The Eight States Where Coronavirus Cases Have Fallen More Than 50 Percent From Their Peaks

The novel coronavirus outbreak appears to have passed its peak in at least eight states. Washington state, Hawaii, Louisiana, Vermont, Alaska, Wyoming, Montana, and Idaho have seen their daily new infections drop by up to nearly 96 percent in some states, according to the latest figures from state health departments.

The U.S. remains the global epicenter of the outbreak, with more than 825,300 confirmed cases, as of Wednesday, according to Johns Hopkins University.

New cases in the country have been on a largely declining trend from around April 4, when it appears to have reached a peak at 34,403 new infections. The country recorded 25,985 new cases on April 21, a nearly 24 percent drop from the peak of the outbreak.

Here we take a closer look at the states that have seen a dramatic decline in new cases since their respective peaks.

1. Vermont

Decline in new cases since peak: 96 percent

Vermont saw its peak in new cases on April 3 (with 70 new infections) and dropped by nearly 96 percent on April 20, reporting three new infections, according to the latest figures from the Vermont Department of Health. The state has reported 818 total cases to date.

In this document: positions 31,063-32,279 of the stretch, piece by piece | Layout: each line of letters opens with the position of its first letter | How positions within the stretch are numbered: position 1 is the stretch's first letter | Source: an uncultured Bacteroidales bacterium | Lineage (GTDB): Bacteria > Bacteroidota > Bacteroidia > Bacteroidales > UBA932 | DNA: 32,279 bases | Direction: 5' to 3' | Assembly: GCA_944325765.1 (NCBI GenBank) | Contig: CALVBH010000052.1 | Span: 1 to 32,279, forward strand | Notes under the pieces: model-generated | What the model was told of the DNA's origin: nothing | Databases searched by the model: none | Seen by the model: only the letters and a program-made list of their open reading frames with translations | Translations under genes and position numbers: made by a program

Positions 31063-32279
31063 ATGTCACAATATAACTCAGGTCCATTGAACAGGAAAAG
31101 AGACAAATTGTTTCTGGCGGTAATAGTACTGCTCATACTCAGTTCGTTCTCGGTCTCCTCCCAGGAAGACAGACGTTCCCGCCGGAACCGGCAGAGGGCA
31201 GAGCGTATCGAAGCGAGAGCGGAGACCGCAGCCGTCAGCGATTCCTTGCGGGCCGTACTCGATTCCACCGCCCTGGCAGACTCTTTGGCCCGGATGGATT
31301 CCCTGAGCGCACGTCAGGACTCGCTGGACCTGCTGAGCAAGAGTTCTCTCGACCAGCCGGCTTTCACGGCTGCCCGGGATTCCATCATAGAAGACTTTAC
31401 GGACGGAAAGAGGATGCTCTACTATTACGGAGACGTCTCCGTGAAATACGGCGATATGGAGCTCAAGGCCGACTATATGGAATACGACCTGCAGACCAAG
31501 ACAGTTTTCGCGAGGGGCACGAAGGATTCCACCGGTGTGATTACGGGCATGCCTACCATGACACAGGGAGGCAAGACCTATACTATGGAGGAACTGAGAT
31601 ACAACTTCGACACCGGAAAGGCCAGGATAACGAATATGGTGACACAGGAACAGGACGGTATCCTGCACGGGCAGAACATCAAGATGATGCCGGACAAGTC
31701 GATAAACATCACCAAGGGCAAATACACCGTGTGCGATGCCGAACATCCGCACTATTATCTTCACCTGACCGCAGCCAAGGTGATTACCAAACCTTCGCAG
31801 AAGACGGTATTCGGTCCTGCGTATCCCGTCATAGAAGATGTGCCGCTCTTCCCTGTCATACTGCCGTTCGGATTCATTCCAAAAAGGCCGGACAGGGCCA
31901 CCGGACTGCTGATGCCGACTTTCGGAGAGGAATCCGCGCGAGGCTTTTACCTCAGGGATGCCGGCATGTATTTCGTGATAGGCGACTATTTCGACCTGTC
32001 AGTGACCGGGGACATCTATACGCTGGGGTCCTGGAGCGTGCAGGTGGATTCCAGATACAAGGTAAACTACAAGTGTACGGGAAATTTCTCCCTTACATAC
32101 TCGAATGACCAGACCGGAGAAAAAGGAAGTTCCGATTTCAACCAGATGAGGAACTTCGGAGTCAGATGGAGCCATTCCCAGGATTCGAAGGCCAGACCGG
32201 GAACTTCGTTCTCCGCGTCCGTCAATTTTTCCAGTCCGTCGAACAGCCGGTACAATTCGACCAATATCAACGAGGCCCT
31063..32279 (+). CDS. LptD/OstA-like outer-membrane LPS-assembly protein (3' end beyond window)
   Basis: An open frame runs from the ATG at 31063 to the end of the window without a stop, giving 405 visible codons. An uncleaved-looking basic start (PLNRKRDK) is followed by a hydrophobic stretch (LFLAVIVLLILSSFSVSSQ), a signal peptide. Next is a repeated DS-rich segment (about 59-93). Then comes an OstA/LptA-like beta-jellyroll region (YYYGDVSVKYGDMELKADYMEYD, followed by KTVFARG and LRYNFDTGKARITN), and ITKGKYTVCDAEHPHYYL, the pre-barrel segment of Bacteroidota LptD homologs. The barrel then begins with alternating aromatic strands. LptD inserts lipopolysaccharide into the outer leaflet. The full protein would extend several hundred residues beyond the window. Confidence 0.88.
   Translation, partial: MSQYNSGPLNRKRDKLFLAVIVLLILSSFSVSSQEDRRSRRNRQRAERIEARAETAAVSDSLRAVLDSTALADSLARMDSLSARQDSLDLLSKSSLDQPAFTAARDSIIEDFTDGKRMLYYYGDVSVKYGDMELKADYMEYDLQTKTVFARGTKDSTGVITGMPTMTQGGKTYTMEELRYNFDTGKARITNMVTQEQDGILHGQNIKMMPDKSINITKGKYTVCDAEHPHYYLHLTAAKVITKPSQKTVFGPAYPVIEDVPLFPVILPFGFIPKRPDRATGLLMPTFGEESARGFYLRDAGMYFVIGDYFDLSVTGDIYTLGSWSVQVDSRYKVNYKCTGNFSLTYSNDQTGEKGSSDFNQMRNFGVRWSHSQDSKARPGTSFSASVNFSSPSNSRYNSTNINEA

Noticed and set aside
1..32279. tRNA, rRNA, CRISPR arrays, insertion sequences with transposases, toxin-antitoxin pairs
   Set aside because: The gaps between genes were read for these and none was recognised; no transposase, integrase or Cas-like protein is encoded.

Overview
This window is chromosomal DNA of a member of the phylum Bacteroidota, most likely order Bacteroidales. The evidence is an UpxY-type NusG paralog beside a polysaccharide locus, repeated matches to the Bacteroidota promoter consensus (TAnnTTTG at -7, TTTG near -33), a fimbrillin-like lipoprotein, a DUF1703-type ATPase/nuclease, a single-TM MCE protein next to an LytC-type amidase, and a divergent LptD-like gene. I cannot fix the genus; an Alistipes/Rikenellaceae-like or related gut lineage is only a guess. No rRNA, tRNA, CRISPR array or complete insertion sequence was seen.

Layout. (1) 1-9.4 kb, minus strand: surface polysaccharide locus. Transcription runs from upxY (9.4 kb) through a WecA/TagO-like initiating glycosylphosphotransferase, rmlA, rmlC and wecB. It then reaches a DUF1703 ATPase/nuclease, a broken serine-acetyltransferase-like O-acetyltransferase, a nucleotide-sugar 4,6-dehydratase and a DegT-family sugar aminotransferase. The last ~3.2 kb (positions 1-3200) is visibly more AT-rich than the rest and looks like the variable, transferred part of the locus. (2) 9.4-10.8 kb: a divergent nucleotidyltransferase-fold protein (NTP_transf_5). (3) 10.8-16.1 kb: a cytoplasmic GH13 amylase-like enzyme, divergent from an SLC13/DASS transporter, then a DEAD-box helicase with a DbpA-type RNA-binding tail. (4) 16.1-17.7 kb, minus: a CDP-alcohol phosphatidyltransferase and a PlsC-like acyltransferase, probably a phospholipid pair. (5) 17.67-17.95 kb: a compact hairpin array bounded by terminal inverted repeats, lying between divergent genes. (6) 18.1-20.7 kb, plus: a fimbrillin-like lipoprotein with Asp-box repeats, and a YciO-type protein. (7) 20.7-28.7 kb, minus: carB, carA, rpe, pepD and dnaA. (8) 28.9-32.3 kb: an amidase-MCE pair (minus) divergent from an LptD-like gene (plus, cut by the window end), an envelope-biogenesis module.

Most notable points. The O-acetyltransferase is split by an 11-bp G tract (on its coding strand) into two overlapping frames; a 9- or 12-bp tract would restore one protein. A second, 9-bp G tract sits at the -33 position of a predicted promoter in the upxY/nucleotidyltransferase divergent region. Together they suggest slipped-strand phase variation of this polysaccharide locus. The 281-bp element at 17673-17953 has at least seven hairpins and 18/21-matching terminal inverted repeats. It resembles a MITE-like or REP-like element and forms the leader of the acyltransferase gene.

2. Wyoming

Decline in new cases since peak: 95 percent

Wyoming, which has at least 441 cases to date, reached its peak in new cases on March 20, with 19 new infections. While new cases spiked on a few occasions, including on March 22 and 26 as well as April 1 and 3, the figure was still lower on those days than it was at its peak.

The number of new cases fell to around one on April 19, a nearly 95 percent decrease since the peak, according to the latest figures from the Wyoming Department of Health.

3. Alaska